Final Thoughts On Dominating Your First Custom Rod Building Attempt
In conclusion, building a custom fishing rod on your first attempt, contrary to popular belief, is not only achievable but can result in a rod that rivals factory models in performance. Tom Kirkman’s insights throughout this article highlight the importance of starting with simple, cost-effective materials and tools, focusing on basic techniques, and maintaining patience throughout the process. By emulating a favorite factory rod and avoiding overly complex designs, first-time builders can set a solid foundation for success. Patience is crucial, as even seasoned builders like Kirkman started with longer guide wrap times, only to improve with practice. The ability to customize a rod to one’s specific fishing style and needs is a significant advantage that custom rod building offers over mass-produced models. This personalization ensures that the rod is tailored precisely to the angler’s techniques and preferences, enhancing the overall fishing experience.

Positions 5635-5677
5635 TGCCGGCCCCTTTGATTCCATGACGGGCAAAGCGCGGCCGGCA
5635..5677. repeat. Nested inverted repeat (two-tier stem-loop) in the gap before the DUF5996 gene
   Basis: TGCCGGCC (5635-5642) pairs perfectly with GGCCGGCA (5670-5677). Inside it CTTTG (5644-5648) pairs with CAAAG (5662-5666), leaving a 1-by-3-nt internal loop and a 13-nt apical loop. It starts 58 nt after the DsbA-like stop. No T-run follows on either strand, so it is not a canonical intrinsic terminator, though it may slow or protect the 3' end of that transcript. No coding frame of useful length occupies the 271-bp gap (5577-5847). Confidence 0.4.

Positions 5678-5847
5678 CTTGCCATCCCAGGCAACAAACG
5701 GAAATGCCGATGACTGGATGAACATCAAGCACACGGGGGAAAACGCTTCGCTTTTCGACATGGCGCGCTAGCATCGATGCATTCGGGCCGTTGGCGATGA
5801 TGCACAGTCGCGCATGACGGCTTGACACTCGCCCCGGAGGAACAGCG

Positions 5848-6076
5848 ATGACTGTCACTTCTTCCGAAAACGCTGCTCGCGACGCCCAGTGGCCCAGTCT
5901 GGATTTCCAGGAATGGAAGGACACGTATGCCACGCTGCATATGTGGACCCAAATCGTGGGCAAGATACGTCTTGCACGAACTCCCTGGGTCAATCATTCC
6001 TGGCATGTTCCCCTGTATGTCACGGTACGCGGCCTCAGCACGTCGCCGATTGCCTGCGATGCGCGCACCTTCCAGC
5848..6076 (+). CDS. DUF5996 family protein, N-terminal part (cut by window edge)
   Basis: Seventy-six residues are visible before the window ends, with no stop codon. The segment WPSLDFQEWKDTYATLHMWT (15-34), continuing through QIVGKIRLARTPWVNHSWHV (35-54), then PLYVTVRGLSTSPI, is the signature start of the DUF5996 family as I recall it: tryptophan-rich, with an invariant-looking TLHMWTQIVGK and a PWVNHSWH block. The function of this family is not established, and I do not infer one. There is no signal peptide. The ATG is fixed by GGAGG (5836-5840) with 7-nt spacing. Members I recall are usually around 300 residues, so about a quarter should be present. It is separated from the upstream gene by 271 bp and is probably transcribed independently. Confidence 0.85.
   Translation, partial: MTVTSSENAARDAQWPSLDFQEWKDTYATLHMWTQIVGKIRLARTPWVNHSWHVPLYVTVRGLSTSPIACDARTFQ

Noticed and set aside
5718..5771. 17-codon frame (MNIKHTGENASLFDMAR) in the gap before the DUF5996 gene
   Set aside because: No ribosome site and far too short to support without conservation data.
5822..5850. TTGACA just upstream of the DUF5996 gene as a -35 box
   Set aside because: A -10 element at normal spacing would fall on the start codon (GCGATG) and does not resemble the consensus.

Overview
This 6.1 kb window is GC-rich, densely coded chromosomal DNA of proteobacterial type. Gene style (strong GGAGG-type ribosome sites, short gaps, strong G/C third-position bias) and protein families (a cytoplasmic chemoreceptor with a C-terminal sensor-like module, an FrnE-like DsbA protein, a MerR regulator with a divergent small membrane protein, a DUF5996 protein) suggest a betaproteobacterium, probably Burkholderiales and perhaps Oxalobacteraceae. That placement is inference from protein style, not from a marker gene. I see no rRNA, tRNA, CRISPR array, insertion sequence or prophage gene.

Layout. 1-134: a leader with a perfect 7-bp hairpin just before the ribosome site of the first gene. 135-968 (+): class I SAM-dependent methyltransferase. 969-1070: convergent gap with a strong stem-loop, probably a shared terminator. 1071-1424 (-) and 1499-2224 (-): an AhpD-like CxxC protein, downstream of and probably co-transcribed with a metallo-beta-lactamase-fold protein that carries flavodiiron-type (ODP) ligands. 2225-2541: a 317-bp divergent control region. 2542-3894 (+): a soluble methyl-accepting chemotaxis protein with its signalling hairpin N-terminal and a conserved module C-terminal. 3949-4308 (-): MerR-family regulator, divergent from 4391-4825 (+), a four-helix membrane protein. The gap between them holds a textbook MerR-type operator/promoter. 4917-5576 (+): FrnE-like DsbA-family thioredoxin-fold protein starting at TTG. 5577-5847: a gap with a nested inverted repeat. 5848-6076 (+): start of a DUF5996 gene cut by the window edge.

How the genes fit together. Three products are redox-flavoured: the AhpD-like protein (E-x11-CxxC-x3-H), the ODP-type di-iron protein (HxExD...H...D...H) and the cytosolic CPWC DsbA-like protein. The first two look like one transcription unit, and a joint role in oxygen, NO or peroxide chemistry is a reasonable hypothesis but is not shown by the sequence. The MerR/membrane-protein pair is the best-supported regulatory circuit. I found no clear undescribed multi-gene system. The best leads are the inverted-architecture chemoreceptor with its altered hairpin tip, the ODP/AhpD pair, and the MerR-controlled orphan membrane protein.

For those embarking on this rewarding journey, resources like Boyd Pfeiffer’s “Complete Book of Rod Building and Tackle Making,” local rod building clubs, and Rod Maker magazine offer invaluable guidance and support. Events such as the International Custom Rod Building Exposition provide opportunities to learn and grow in the craft. Kirkman’s parting message is one of encouragement and empowerment: with the right mindset, resources, and approach, anyone can create a custom rod that not only functions well but also brings a deeper sense of accomplishment and connection to the sport of fishing. Whether you’re a novice or an experienced angler, the journey of custom rod building is accessible, rewarding, and a testament to the creativity and skill that fishing enthusiasts can achieve.